Our Father, Mother, Spirit we thank
you for food and remember the hungry.
remember the sick.
remember the friendless.
remember the enslaved.
Upon a day apart,
To praise the Lord with feast and song
In thankfulness of heart.
~Arthur Guiterman, The First Thanksgiving
the celebration of work and the simple life....
a true folk-festival that speaks the poetry
of the turn of the seasons, the beauty of seedtime
and harvest, the ripe product of the year —
and the deep, deep connection of all
these things with God.
~Ray Stannard Baker (David Grayson)
The true origins of the first thanksgiving celebrations are debated by many historians, but one of the earliest celebrations of harvest and thanksgiving was in 1610, at Jamestown, North America's first permanent settlement. Most Americans still equate Thanksgiving to the early settlement at Plymouth Plantation, in what's now Plymouth, Massachusetts, and the pilgrims' three day celebration after their first successful harvest.
blessings already on their way.
~Native American Saying
Even though it may not have even been served at the first thanksgiving celebrations, turkey is the dish most identified with the modern holiday. Turkey didn't start to dominate the Thanksgiving table until the mid-19th century and before that, the turkey shared the groaning table with other fowl and meat, like this menu from 1779. Aside from the squash, pumpkin, and corn, it's like any British menu from the 18th century.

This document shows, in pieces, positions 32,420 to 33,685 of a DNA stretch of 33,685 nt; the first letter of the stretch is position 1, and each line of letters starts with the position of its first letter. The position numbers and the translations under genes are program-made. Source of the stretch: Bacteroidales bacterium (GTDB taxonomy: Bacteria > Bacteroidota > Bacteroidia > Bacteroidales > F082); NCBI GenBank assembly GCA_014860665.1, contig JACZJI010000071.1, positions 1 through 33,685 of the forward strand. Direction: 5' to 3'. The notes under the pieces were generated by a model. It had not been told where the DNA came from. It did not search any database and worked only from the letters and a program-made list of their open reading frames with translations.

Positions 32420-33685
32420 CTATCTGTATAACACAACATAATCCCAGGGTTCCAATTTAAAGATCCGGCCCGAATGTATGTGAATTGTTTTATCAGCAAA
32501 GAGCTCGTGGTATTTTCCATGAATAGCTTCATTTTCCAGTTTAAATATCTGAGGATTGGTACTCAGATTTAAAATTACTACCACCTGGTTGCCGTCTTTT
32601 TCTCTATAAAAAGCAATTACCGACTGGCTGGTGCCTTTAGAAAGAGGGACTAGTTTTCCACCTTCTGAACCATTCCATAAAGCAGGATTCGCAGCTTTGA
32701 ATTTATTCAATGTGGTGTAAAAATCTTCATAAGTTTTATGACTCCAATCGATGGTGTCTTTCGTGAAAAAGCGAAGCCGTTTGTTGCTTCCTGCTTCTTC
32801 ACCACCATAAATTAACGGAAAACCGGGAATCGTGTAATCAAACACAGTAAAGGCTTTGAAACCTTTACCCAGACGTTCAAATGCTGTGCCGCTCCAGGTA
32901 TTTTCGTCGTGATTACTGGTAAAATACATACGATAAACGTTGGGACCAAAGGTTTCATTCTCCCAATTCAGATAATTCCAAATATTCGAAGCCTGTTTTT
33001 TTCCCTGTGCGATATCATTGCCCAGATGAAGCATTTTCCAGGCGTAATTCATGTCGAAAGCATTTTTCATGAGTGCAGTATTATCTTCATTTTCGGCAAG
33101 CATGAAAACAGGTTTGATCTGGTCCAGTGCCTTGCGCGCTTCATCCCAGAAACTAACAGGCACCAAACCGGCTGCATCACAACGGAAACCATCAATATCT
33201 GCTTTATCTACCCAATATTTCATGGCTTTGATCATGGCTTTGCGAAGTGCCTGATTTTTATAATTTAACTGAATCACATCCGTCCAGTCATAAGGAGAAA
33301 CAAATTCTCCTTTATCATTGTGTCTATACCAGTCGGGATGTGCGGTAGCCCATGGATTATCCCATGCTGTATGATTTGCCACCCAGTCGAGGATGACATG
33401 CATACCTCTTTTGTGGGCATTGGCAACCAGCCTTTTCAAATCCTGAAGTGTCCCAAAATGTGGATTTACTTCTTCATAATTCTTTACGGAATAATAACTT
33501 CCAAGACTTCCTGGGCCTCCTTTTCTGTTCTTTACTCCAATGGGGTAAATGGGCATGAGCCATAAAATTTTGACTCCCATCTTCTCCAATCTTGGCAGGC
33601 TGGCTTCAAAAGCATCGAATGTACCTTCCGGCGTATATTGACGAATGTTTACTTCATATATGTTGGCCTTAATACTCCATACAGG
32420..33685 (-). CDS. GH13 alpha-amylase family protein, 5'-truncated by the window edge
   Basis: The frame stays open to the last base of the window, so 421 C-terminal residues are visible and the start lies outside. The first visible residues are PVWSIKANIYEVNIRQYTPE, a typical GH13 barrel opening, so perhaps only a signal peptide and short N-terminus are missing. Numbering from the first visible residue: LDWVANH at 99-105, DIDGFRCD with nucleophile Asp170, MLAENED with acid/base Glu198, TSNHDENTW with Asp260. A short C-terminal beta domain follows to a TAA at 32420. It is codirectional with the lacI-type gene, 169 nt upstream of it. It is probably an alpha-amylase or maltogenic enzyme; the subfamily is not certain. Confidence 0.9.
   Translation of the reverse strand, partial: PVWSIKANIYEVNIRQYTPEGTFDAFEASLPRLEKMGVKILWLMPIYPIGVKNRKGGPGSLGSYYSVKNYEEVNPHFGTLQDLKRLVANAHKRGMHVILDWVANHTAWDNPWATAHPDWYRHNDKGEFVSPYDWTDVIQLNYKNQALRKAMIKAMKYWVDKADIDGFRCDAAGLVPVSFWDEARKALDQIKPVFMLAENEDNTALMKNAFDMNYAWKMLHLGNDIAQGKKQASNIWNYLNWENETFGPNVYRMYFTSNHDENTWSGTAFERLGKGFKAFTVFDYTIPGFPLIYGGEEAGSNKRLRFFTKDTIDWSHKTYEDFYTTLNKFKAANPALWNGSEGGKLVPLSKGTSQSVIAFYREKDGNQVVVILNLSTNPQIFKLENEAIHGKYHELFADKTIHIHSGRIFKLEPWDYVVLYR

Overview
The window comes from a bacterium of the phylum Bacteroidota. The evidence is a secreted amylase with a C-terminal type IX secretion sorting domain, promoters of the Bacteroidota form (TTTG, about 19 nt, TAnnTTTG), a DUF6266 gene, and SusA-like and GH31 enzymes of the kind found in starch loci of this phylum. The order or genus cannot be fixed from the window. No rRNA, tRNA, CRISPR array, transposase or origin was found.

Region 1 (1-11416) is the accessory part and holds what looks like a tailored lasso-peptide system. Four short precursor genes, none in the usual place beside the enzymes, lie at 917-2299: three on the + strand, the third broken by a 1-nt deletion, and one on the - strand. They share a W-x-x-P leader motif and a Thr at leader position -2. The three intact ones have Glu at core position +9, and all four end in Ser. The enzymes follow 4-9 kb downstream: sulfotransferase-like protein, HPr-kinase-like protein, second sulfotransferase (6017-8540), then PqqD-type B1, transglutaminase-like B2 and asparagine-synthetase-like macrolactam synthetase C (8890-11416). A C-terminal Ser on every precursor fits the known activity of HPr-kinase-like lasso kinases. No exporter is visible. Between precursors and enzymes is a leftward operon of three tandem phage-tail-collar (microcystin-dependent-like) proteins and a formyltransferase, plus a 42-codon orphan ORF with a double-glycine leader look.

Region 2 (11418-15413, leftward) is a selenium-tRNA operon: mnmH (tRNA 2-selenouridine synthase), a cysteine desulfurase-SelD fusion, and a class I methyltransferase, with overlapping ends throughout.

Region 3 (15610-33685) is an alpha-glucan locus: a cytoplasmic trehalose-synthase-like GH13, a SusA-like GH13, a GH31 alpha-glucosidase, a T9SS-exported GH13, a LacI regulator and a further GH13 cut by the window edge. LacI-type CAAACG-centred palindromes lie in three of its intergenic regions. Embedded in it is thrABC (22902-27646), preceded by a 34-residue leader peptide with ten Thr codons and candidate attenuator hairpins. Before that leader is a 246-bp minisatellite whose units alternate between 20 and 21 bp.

Our Oxford Thanksgiving is modified just a bit, but now stores like Waitrose have much of their Christmas holiday dishes available for Thanksgiving too, knowing how many Yanks live in the U.K. Some things I have to hunt down, like cranberries and pumpkin, but the 'American Food' section at Tesco has canned pumpkin (horrifyingly along with Pop-Tarts, Lucky Charms & Twinkies--what MUST people think of us!). The one thing I miss most is Crisco which, along with the old, old Betty Crocker recipe, makes the best pie crust in the world. But as I've learned to do so well since moving to England, I make do, adjust, make it work, or sometimes just let it go. A feast is still a feast on Thanksgiving Day.
In the U.S. it's also the official start of the Christmas season. Christmas trees and lights start appearing at Thanksgiving and the holiday season of Christmas and New Year gets into full swing. But for a Christmas lover like I am, even though I miss being home for Thanksgiving, the one thing I do love is that without Thanksgiving, Christmas appears a little earlier in the U.K. My philosophy is that you can never have too much good cheer, too many Christmas carols, or too many lights on a tree.
Peace in the hearts of all men living,
peace in the whole world this Thanksgiving.
Happy Thanksgiving from Oxford, from Stuart, Jack and I, to everyone around the world--we share a heart full of thanks and love.